How Long Does It Take for Zoloft to Work on Your Depression?
In the United States, the number of people who take antidepressants went up almost 400% from 1988 to 2008. Between 1999 and 2014, the number of people taking an antidepressant increased by 65%.
Many of these people take Zoloft, the branded name for Sertraline. By 2017, 37 million people in the United States had prescriptions for sertraline. It ranked 14th in medications prescribed in the country.
But, what is this medication? And how long does it take for Zoloft to work?
Taking medication for your mental health is a huge decision. And if you’ve only recently started to take one, you might have a few questions about what’s going on in your body. For example: when will I feel it?
Follow along for a helpful guide about Zoloft that will put your mind at ease.
What Is an SSRI?
SSRI stands for “selective serotonin reuptake inhibitor”. SSRI’s are prescribed as antidepressants. However, they can also treat other types of mental health issues and disabilities.
Serotonin is a vital chemical and neurotransmitter in our brain. This chemical helps us to maintain a healthy mood, appetite, and digestion. It also helps regulate our sleeping habits, memory, and sexual desire.
What an SSRI does is block the reabsorption of serotonin into neurons. Serotonin is a neurotransmitter, and SSRIs maintain that role of serotonin before it is reabsorbed.
This keeps serotonin in our brain longer, causing our brain to produce more of it. Then, once we have more serotonin, our brain’s signaling system works better and helps us maintain a positive mood.
How Long Does It Take for Zoloft to Work?
When a person first takes an SSRI, their serotonin levels increase in only a few hours. But when we ask, “How long until Zoloft is working?” what we’re really asking is, “How long until we feel Zoloft working?”
Despite the fast jump in serotonin levels, the increase in mood isn’t felt right away. Instead, it takes weeks for us to notice a difference.
The chemicals in our brain change almost immediately, but our bodies need time to adjust. Our bodies can’t let us know there’s a difference until a few things happen inside our brains for us to be able to feel it.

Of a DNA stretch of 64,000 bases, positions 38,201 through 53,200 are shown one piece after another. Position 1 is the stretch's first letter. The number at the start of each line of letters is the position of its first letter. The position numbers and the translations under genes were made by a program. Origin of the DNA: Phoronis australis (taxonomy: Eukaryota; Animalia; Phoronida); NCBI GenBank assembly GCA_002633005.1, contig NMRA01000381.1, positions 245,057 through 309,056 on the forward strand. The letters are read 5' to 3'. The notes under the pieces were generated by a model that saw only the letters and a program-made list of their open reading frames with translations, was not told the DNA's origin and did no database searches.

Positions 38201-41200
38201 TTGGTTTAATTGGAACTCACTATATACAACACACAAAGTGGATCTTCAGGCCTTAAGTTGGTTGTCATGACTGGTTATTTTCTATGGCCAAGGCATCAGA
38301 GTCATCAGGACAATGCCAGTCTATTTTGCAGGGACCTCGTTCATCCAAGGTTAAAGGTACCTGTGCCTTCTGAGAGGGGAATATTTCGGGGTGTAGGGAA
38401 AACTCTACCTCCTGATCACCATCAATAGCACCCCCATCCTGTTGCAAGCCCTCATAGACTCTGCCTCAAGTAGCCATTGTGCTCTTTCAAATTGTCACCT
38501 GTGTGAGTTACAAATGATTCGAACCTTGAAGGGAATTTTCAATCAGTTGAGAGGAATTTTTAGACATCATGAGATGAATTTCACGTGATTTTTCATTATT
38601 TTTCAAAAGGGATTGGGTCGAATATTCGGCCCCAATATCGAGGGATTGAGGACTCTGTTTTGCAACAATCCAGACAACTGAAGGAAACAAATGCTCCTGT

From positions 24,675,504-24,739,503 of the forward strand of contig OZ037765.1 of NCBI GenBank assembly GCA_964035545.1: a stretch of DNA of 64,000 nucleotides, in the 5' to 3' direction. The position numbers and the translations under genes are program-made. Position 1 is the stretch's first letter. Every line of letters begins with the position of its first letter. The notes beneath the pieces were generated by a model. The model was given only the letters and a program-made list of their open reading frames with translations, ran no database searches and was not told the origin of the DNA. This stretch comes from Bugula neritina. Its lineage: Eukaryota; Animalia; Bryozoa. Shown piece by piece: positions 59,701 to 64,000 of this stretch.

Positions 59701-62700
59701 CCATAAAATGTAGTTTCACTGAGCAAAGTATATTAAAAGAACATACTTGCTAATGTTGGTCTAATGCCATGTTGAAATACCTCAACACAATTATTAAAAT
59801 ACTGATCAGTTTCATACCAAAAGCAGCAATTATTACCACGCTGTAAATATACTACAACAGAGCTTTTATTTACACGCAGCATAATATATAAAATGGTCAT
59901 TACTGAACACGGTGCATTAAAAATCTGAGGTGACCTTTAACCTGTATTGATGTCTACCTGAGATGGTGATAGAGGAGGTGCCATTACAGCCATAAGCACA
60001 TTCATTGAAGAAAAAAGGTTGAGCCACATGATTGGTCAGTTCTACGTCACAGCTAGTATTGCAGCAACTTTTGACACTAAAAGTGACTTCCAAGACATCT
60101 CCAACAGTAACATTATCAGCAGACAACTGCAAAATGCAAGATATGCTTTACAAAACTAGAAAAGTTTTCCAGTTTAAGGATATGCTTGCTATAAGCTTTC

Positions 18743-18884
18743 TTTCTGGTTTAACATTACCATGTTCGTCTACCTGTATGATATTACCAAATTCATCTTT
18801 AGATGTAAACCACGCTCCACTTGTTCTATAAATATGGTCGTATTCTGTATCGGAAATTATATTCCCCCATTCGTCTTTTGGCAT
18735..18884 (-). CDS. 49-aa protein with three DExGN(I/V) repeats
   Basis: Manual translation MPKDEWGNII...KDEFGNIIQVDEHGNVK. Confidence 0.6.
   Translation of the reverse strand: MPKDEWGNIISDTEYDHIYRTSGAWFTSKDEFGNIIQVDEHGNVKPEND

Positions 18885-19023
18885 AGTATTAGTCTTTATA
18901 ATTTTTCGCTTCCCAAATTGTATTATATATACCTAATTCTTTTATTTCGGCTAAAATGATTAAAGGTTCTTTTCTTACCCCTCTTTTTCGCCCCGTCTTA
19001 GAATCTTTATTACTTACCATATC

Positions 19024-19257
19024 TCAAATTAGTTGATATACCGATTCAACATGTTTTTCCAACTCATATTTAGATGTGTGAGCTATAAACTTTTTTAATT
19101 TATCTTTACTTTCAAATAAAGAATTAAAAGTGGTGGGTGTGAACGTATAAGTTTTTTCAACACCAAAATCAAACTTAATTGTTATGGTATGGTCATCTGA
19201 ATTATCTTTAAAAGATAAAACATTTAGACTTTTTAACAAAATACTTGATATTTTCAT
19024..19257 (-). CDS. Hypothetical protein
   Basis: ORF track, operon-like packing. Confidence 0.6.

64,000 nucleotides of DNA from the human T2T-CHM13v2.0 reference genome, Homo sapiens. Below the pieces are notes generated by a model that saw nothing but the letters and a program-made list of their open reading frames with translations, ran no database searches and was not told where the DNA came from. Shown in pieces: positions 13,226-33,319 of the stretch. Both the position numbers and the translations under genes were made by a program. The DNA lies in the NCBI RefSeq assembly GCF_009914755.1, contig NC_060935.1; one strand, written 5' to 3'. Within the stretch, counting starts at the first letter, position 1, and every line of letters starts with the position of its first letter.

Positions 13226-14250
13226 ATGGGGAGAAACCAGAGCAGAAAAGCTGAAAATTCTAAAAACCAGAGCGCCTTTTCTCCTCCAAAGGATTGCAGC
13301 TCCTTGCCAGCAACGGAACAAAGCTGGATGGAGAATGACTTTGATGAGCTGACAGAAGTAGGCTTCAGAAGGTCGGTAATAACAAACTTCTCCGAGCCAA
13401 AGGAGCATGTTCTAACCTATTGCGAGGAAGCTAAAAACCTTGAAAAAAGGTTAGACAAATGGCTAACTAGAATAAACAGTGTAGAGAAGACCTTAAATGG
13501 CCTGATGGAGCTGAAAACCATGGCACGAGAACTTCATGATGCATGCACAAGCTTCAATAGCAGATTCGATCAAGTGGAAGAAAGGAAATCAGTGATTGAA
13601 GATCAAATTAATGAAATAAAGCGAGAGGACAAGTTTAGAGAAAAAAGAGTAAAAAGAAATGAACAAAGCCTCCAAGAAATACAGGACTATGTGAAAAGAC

To understand why that’s the case, we have to answer a few other questions.
What Is Zoloft?
Zoloft is a brand-name SSRI whose generic name is sertraline.
The development of Zoloft began many years ago, in the 1970s. By 1991, Zoloft became approved by the FDA for the treatment of Major Depressive Disorder (MDD) in adults. In 2002, it was also approved by the FDA to treat people under 18.
Zoloft increases serotonin levels in the brain by doing two things:
- Blocking serotonin from being re-absorbed away from its site of action
- Triggering an increase in the production of receptors that respond to serotonin in the brain
These new receptors are why it takes up to eight weeks for us to feel the change brought by Zoloft. Our brain has to build and install these new receptors in order to fully register the increased levels of serotonin, and this takes a while to occur.
How Does Zoloft Work?
One of the first ways sertraline takes effect is through halting physical symptoms. Here are some of the first changes a person might feel when they take Zoloft:
- Improved sleep patterns
- Positive change in energy levels
- Improved appetite
These physical changes can serve as a good sign that the medicine is doing its job.
It might take up to 6-8 weeks for internal symptoms to improve. Internal symptoms include mood-based symptoms, like depressed feelings or lack of interest.
The 6-8 weeks is due to the way this medication changes our brain. While this drug releases more serotonin in hours, it takes time for our brain to build new ways to receive it. This building time is not felt, but it’s an important first part for us to eventually notice the difference.
What Is Zoloft Used For?
Healthcare providers prescribe Zoloft to treat several different things:
- Posttraumatic Stress Disorder (PTSD)
- Panic Disorder
- Social Anxiety Disorder (SAD)
- Premenstrual Dysphoric Disorder (PMDD)
- Obsessive-Compulsive Disorder (OCD)
- Major Depressive Disorder (MDD)
Depression is the most common use. To better understand Zoloft, it’s helpful to also better understand MDD.
Common Symptoms of Depression (MDD):
Due to the fact that many people experience depression, there are also many symptoms associated with depression. Here are the most common:
- Depleted mood, including feeling sad, empty, or over-emotional
- Feelings of worthlessness, guilt, hopelessness, and helplessness
- Loss of interest in things previously liked or loss of pleasure in normal activities
- Dramatic changes in sleep quantity and quality
- Dramatic changes in eating habits (loss of appetite, or over-eating)
- Low or depleted energy
- Difficulty concentrating
- Thoughts of death or suicide
- Feeling like you are moving or thinking in slow motion
- Suicidal thoughts or behaviors
If you or someone you know experience any combination of these symptoms, it’s important to talk with a healthcare provider about it.
What to Do If You Think Medication Is Right for You
Maybe you were just wondering, “how long does it take for Zoloft to work?” Or, maybe you needed a little bit more information overall. Hopefully, your mind is a little more at ease now that you understand more about it.
There are a lot of people in the United States who take antidepressants, and many of them take Zoloft. Because of that, there are a lot of resources for obtaining it, once you have been prescribed it by your healthcare provider.
Buying medication online is a great way to make this intense process a bit easier on yourself. As you’re taking the next steps, be sure to check out this guide on how to safely buy medication online.